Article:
The art of cosplay

I’m no stranger to the art of fangirling. I write and read an unhealthy amount of fan fiction, watch shows almost obsessively, spend an absurd amount of money on merchandise, and spend a majority of my time theorizing about the future of my favorite characters. But no matter how much of my life I dedicate to my fandoms, there is still one thing I’ve always hoped to do, and always, inevitably, fail to complete. Cosplay.

Sure, I’ve been to Goodwill and searched through racks of clothing to find the perfect tweed jacket so I can dress up like the Eleventh Doctor. I’ve bought clothes from stores solely because they reminded me of my favorite character. I’ve been to the Science Center to take pictures dressed like Oswin Oswald, and the park dressed as Dean Winchester. That’s all well and good, and I still consider that a really fun and cost-effective ways to cosplay, but there’s something really amazing about seeing a pile of fabric turn into a movie accurate portrayal of some elaborate costume.

The problem is, the talent to create such a costume seems like it would take years of experience, expert level knowledge of sewing, time, and a whole lot of money. I’ve seen people boasting 100 or more hours of work on a single costume, as they painstakingly hand stitch every sequin on a full-length dress. I’ve seen people claiming they’re costumes cost them hundreds of dollars, as they ordered custom-made material of only the finest quality. For these people, cosplay is a serious passion. But if making costumes is only something of a side hobby, it doesn’t have to be that way.

I can honestly say, I have close to no experience with sewing. I’ve been on costumes crew for theatre twice, but never made anything more elaborate than a skirt or bonnet. The only projects I have ever attempted on my own have turned out much too small, much too short, or so huge they can’t even stay over my hips. I only know the very basics of sewing. I’m also a high school student, working only a part time job, and don’t have the time or money to devote to an elaborate costume. Nevertheless, just last week I stood outside Joann’s Fabric and Craft Store, took one tentative breath, and started what I am sure is going to be one of the most frustrating, but all the same, rewarding experiences of my life.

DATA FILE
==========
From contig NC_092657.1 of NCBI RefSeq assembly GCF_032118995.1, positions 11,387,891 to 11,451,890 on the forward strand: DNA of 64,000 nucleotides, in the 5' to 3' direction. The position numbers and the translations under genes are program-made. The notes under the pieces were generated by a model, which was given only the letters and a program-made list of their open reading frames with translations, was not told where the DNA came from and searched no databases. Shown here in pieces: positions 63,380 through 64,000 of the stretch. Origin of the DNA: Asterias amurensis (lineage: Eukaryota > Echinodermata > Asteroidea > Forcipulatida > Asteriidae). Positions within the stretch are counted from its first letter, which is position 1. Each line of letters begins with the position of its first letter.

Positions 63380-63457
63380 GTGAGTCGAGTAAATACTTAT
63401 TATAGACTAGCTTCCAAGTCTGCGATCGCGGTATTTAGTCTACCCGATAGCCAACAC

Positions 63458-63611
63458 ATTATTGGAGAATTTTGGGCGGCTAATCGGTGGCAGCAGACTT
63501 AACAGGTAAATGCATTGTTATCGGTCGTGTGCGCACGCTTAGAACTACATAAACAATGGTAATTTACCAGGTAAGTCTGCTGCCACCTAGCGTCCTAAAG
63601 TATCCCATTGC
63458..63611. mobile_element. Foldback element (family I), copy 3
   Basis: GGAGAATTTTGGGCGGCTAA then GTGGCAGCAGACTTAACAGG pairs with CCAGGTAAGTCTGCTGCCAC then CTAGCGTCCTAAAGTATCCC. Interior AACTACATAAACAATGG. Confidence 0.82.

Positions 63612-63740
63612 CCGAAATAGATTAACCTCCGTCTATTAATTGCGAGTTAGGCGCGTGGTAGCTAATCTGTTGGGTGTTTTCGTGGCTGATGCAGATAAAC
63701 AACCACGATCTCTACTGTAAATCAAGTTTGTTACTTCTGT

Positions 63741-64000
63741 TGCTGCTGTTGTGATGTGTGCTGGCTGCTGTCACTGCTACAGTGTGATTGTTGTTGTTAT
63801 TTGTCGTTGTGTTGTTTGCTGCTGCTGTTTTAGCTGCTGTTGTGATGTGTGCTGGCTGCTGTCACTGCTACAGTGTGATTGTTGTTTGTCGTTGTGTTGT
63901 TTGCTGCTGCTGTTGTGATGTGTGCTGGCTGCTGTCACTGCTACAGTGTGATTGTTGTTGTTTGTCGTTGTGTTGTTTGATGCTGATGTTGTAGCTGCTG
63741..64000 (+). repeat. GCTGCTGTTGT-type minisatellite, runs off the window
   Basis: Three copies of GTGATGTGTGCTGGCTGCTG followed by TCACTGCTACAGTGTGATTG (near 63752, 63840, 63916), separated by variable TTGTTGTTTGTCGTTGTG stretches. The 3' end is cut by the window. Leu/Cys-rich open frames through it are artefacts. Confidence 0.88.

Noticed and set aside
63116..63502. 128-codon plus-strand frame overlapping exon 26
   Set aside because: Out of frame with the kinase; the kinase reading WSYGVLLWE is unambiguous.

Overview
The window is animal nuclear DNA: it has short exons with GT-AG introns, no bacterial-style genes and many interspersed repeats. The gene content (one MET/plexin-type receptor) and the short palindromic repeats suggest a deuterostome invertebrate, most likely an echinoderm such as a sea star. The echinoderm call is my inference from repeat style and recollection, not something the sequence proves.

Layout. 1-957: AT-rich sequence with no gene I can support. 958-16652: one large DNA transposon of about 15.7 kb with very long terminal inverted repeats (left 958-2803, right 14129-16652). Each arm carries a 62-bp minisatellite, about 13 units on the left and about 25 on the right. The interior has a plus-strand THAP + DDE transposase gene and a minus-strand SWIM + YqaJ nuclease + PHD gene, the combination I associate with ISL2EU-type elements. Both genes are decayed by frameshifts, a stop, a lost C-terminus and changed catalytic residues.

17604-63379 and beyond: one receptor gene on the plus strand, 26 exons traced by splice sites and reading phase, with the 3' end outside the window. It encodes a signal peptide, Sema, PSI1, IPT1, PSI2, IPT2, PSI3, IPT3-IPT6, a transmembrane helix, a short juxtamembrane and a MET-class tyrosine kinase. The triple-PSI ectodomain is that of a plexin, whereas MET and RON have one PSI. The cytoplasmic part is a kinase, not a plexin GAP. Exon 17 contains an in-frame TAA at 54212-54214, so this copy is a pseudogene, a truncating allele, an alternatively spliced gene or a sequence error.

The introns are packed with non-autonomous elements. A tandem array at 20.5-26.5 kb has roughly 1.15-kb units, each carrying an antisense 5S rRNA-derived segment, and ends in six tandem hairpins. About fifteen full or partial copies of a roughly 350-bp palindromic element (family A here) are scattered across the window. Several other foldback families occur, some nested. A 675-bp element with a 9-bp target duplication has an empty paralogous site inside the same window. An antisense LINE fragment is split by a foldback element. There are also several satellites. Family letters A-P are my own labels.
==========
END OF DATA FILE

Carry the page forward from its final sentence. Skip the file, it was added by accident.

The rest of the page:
The plan is to make a costume portraying Anna from Disney’s Frozen, a costume that looks intensive at first, but after hours of planning and staring blankly at pictures, I figured to actually be quite simple. It includes a skirt, bodice, and cape, none of which require a high level of skill to replicate. Scouring clearance bins of fabric cut the cost of materials nearly in half. And choosing to use fabric paint instead of embroidery greatly diminishes work time.

I’m sure that there will be times that I will ask myself if this is even worth it. If hours spent ripping apart the seams of a carefully crafted skirt is worth the learning experience. I will ask my myself if I really need to spend the money on a project that may or may not turn out the way I want it. I will ask myself if the few times I will actually wear the costume will be worth the effort. In the end, I believe it will.